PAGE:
The efforts go well beyond the usual cardboard displays and sample handouts. Last week, a group including manufacturers Procter & Gamble Co., Coca-Cola Co. and General Mills Inc., and retailers Kroger Co. and Wal-Mart announced the results of a test that tracked shoppers' movement in stores using a combination of infrared beams and human observation. Next year, Nielsen Co. plans to syndicate such data and sell it to clients, much as it does with television ratings.
Procter & Gamble also has invested "significant resources in harnassing the potential of virtual reality to improve the shopping experience," a company spokesman says. While declining to go into specific applications, the company says it's using virtual modeling to bring innovation to market more quickly and cost effectively.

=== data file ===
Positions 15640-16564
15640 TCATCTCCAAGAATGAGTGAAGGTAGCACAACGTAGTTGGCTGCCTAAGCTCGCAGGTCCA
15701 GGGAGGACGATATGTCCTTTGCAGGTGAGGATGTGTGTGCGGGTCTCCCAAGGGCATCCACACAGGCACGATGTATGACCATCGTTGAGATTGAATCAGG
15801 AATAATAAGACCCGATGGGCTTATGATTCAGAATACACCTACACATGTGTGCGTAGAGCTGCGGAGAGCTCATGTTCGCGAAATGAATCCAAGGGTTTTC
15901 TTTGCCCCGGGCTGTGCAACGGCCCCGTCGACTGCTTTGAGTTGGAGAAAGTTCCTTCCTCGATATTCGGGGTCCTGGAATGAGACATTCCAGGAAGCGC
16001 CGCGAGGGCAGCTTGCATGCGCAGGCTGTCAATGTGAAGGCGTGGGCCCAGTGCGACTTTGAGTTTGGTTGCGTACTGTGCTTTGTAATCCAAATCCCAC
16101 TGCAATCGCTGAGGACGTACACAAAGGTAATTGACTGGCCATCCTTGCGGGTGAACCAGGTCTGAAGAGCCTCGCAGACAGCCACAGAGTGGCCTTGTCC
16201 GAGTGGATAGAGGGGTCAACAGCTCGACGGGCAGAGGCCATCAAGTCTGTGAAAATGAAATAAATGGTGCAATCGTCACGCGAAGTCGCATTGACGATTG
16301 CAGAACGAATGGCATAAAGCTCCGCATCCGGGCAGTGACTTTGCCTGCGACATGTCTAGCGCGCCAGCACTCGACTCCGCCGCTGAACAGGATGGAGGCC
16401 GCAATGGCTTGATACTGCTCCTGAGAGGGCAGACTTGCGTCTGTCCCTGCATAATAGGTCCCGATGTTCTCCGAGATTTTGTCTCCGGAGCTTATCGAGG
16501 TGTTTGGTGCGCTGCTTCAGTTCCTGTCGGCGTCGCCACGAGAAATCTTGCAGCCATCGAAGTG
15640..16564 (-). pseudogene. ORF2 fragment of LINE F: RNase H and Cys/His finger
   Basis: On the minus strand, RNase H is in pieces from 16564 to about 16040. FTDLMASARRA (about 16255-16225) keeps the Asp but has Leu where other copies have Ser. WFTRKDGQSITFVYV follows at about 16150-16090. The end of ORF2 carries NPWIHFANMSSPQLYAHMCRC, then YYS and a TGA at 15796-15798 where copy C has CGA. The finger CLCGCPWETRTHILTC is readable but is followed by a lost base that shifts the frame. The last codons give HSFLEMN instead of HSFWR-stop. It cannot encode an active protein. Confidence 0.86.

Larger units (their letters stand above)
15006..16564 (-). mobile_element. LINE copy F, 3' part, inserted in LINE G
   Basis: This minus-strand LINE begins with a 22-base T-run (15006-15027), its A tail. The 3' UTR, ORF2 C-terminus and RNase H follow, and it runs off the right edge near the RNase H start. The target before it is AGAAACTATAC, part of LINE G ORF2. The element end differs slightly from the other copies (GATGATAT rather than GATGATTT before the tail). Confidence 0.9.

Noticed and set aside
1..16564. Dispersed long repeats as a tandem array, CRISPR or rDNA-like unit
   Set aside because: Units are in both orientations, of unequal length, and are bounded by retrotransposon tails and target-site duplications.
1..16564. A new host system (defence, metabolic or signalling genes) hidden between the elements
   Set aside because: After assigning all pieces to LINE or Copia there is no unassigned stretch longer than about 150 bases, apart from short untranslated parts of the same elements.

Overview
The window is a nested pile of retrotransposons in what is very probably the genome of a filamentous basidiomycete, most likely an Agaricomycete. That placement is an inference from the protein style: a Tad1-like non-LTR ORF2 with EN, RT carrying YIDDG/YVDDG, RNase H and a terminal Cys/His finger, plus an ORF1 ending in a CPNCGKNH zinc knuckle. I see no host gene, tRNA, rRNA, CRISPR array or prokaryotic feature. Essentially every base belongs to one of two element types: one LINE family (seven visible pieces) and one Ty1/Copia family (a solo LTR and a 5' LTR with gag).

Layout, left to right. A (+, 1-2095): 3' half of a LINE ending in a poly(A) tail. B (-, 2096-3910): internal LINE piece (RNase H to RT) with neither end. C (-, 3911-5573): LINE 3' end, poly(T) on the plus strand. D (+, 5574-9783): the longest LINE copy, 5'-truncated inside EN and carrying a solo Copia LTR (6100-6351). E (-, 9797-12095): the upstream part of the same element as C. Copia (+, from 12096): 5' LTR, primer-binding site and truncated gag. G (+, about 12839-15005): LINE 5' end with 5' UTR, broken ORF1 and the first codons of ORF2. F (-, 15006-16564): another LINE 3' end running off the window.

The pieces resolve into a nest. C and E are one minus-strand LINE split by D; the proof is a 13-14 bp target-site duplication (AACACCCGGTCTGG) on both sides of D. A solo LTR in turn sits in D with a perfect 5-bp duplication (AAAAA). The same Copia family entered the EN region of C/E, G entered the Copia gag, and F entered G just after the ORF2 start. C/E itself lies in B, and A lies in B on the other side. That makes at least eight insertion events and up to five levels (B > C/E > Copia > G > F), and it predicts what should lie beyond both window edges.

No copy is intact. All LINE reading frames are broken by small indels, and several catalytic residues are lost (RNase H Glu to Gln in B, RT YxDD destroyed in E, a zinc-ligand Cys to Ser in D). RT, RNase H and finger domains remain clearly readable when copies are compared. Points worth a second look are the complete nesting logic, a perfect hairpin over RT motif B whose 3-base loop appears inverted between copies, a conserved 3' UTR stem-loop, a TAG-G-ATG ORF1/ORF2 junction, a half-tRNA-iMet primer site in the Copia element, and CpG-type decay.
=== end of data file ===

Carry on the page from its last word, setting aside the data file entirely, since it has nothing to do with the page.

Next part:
Kimberly-Clark says its studio allows researchers and designers to get a fast read on new product designs and displays without having to stage real-life tests in the early stages of development. Doing the research in a windowless basement, rather than an actual test market, also avoids tipping off competitors early in the development process.
"We're trying to test ideas faster, cheaper and better," says Ramin Eivaz, a vice president at Kimberly-Clark focusing on strategy. Before, new product testing typically took eight months to two years. Now, that time is cut in half, he says. Projects that test well with the virtual-reality tools will be fast-tracked to real-store trials, Mr. Eivaz says.
Once product-design options have been determined, Kimberly-Clark brings retail executives into the studio so they can see how the new product would actually look on the shelf and fit in with the existing assortment an important factor in decisions the retailers make on space.